Dear Level

An Extra Bedroom Could Benefit Your Marriage or Cohabitation

Forget sleeping on the couch — sometimes you just need your own space

Elisabeth Ovesen
Published in
5 min readOct 8, 2021
Photo Illustration: Save As/Medium. Source: Getty Images.

For countless relationships, casual dating eventually turns into cohabitation. A percentage of those couples find themselves married, perhaps with kids — and decades of being stuck with each other when all you really want sometimes is space and time alone.

Unfortunately, modern convention dictates that couples should sleep in the same room and — since around the late 1950s — the same bed. Before that, it was doctor-recommended that couples sleep apart so that the lighter sleeper doesn’t disturb the deeper sleeper. So, as seen in vintage TV shows and movies, husbands and wives slept in separate twin beds with a nightstand between them. Historically, wealthier couples who could afford more living space, including royalty, slept in separate rooms, chambers, or even houses.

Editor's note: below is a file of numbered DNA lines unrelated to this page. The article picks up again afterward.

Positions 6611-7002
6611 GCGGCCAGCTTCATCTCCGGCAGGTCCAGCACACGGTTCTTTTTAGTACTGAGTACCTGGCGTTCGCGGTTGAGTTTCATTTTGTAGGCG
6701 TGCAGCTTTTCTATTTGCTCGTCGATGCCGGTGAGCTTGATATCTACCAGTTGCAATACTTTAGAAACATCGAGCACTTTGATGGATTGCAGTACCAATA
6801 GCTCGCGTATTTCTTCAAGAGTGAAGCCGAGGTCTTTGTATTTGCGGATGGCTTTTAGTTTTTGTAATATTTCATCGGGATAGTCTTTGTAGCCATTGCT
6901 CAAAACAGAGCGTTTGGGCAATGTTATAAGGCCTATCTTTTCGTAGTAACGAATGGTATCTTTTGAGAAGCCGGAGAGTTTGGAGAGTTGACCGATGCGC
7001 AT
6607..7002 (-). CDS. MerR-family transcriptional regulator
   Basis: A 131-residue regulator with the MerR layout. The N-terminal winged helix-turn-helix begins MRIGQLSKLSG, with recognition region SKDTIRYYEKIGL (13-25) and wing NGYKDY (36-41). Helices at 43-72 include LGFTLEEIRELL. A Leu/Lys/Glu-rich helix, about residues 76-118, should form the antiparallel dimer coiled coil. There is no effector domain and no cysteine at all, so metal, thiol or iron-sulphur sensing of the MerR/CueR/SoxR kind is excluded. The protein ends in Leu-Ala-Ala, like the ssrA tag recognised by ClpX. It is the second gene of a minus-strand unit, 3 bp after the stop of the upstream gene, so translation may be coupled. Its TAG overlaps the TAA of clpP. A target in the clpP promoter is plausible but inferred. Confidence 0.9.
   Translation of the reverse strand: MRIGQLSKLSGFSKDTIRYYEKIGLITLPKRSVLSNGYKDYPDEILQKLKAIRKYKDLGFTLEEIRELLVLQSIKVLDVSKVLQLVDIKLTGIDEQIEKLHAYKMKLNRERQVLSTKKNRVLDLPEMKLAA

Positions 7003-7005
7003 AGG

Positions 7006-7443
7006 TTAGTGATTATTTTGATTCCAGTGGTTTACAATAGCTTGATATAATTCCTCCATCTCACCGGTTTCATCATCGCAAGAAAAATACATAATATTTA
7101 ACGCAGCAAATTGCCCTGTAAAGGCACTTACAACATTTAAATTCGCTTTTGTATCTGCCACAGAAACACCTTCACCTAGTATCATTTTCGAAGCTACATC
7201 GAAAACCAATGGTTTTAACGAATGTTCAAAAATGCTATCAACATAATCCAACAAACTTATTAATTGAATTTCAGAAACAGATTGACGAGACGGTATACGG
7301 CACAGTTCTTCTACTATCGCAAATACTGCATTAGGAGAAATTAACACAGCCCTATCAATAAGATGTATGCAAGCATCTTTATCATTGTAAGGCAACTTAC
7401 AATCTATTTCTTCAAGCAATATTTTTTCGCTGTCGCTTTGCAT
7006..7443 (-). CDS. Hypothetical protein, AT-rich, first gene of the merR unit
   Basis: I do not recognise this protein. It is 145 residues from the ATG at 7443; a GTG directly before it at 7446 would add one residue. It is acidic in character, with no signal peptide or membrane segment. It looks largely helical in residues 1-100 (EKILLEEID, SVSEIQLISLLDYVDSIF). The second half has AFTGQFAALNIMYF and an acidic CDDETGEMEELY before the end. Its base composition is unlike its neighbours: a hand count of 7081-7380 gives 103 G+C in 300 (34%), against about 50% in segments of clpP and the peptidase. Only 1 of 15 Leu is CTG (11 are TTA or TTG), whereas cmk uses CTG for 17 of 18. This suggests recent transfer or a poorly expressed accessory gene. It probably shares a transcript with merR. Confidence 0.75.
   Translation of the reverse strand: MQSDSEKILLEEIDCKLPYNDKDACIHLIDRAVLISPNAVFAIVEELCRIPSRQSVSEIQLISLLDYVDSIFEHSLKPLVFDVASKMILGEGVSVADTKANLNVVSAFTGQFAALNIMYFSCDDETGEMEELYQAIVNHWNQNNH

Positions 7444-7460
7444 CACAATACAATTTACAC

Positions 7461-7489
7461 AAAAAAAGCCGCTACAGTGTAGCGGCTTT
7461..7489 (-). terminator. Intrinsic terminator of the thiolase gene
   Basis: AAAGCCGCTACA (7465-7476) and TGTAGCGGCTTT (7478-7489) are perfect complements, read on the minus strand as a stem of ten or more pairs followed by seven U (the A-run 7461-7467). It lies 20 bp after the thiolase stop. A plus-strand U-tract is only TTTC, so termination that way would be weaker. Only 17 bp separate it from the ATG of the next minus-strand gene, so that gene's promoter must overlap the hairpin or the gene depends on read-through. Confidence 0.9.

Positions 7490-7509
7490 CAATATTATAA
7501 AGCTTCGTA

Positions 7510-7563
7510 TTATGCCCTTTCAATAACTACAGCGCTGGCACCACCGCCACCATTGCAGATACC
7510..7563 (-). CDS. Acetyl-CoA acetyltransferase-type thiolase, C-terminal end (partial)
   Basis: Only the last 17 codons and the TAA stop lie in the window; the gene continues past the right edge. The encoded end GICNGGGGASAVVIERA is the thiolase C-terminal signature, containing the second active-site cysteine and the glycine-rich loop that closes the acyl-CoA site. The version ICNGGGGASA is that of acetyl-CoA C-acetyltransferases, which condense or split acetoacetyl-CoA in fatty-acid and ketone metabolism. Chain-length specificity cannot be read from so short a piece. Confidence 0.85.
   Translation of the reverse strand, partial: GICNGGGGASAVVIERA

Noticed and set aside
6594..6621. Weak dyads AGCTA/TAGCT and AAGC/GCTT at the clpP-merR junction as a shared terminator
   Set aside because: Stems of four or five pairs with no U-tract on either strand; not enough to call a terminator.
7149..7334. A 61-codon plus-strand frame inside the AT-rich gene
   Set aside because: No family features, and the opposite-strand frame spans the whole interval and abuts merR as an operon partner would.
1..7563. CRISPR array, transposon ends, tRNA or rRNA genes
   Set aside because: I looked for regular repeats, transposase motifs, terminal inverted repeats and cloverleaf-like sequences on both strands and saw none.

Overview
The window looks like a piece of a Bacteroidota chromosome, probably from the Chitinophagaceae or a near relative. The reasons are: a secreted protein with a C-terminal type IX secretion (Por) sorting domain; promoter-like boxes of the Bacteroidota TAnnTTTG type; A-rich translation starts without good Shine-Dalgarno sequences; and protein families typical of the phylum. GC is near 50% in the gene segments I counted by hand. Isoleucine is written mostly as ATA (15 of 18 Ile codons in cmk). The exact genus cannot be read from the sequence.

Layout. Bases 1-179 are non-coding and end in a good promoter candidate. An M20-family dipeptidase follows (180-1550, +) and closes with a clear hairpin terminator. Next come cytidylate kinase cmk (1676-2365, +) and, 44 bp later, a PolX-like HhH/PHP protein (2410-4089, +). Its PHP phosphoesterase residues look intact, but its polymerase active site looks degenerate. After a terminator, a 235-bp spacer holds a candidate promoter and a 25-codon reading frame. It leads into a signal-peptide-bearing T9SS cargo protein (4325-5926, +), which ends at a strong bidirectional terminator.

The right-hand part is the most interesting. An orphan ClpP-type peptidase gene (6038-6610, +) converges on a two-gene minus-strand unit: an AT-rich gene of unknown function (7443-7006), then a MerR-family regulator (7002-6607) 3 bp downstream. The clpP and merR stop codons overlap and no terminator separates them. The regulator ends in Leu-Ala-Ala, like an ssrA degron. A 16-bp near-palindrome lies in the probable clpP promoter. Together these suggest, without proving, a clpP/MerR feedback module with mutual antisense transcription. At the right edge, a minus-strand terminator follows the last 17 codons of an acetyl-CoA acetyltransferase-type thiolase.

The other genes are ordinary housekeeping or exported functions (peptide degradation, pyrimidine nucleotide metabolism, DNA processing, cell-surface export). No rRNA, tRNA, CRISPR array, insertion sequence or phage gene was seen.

These days, however, telling your partner you’re about to sleep in another bed or room is likely to be taken as a sign of recoil and disrespect. But, you guys, it doesn’t have to be that way! Gently introducing separate bedrooms into your relationship can be just the thing you need to keep it from becoming monotonous, unsexy, and overwhelming.

Establishing a separate bedroom isn’t about sleeping apart every night; it’s about creating a space where either one of you can go when you need to be with yourself.

Case in point: Your girl is annoying. Now, you know better than to tell her that shit, but between you, me, and the lamppost, she gets on your nerves sometimes. The way she clickety-clacks her nails after she’s just had them done. The way everything pisses her off when her period is on its way to fuck up everything, including the duvet cover. The way she incessantly clears her throat when her postnasal drip acts up every allergy season. (Oh, wait. That last one is you because you’re annoying as hell, too.)

This train goes both ways, sir. Don’t think she doesn’t notice the way you just fart all out in the open, right up under her, even when she’s eating. The way…



Elisabeth Ovesen
Writer for

3x New York Times bestselling author | Chief Creative Officer at The Ovesen Co.

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